Author(s): Tavazzi B, Lazzarino G, Di Pierro D, Giardina B, Tavazzi B, Lazzarino G, Di Pierro D, Giardina B
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Abstract Isolated Langendorff-perfused rat hearts after 20 min of normoxic perfusion in the presence of 2.5 mM Ca++ and 11 mM glucose were subjected to 30 min of global normothermic ischemia followed by 30 min of normoxic reperfusion with the starting buffer. At the end of each perfusion condition, hearts were freeze-clamped and deproteinized by 0.6 M HClO4. Two-hundred microL of the neutralized tissue extracts were analyzed by a recently developed high-performance liquid chromatography (HPLC) method for the simultaneous determination of malondialdehyde (MDA), ascorbic acid, and adenine nucleotides. By means of this analytical technique, it was possible to demonstrate that MDA is undetectable in control hearts. In contrast, 30 min of ischemia induced a modest production of MDA (0.012 mumol/g dw), while a large amount of MDA (0.103 mumol/g dw) was observed in reperfused hearts. Values referring to ascorbic acid showed that the concentration of this antioxidant progressively decreased from 1.190 (control hearts) to 0.837 (ischemic hearts) and to 0.595 mumol/g dw (reperfused hearts). The overall conclusions of this study are that reperfusion induces an oxidative stress to the isolated myocardium, a decrease of ascorbate, and an increase of lipid peroxidation. Therefore, by means of a proper analytical method, MDA may represent a valid biochemical parameter to demonstrate the relationship between myocardial reperfusion and a detectable tissue damage.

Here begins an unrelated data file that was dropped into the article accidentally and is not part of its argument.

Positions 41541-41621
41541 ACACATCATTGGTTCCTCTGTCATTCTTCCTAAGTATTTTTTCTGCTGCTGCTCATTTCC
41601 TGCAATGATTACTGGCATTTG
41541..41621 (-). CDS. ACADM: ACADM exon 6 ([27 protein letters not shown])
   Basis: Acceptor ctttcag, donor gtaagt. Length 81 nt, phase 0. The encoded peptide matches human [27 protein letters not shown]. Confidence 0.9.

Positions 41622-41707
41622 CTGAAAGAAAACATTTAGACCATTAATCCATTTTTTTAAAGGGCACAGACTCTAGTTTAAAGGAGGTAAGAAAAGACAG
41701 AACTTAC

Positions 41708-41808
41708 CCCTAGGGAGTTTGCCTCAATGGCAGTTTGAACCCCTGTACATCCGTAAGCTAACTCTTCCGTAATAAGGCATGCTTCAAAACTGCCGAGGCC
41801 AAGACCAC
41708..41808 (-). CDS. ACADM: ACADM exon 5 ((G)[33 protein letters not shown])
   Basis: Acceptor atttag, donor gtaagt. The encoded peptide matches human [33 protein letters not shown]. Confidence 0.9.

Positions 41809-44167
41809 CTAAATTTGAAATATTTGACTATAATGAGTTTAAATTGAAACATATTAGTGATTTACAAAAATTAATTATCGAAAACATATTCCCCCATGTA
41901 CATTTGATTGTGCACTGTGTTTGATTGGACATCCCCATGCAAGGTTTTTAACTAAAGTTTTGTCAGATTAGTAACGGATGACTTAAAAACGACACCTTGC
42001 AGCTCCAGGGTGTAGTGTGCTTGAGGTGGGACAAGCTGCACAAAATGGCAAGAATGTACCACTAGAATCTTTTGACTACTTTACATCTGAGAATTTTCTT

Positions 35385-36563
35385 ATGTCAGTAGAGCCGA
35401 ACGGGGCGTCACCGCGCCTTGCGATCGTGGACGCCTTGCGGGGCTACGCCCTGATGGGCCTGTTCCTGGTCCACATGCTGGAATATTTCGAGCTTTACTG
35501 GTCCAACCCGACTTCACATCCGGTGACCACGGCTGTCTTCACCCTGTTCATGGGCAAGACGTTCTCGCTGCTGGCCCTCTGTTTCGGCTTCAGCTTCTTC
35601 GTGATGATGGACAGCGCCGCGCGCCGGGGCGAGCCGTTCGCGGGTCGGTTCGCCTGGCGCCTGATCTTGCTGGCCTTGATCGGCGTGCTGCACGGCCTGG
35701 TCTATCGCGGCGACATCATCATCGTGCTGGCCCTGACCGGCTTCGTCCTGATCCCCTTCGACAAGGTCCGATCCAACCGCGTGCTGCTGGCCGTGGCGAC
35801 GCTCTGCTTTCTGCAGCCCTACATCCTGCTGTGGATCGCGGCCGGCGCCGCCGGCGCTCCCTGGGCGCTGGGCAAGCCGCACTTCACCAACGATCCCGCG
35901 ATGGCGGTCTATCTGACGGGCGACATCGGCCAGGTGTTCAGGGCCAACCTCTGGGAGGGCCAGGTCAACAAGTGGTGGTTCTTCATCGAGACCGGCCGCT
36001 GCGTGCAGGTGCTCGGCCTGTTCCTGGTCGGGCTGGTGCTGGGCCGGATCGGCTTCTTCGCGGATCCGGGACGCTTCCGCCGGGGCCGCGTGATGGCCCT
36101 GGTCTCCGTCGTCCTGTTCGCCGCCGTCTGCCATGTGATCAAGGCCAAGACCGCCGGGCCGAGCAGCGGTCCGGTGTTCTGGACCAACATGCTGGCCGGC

This article was published in Free Radic Biol Med
and referenced in Journal of Drug Metabolism & Toxicology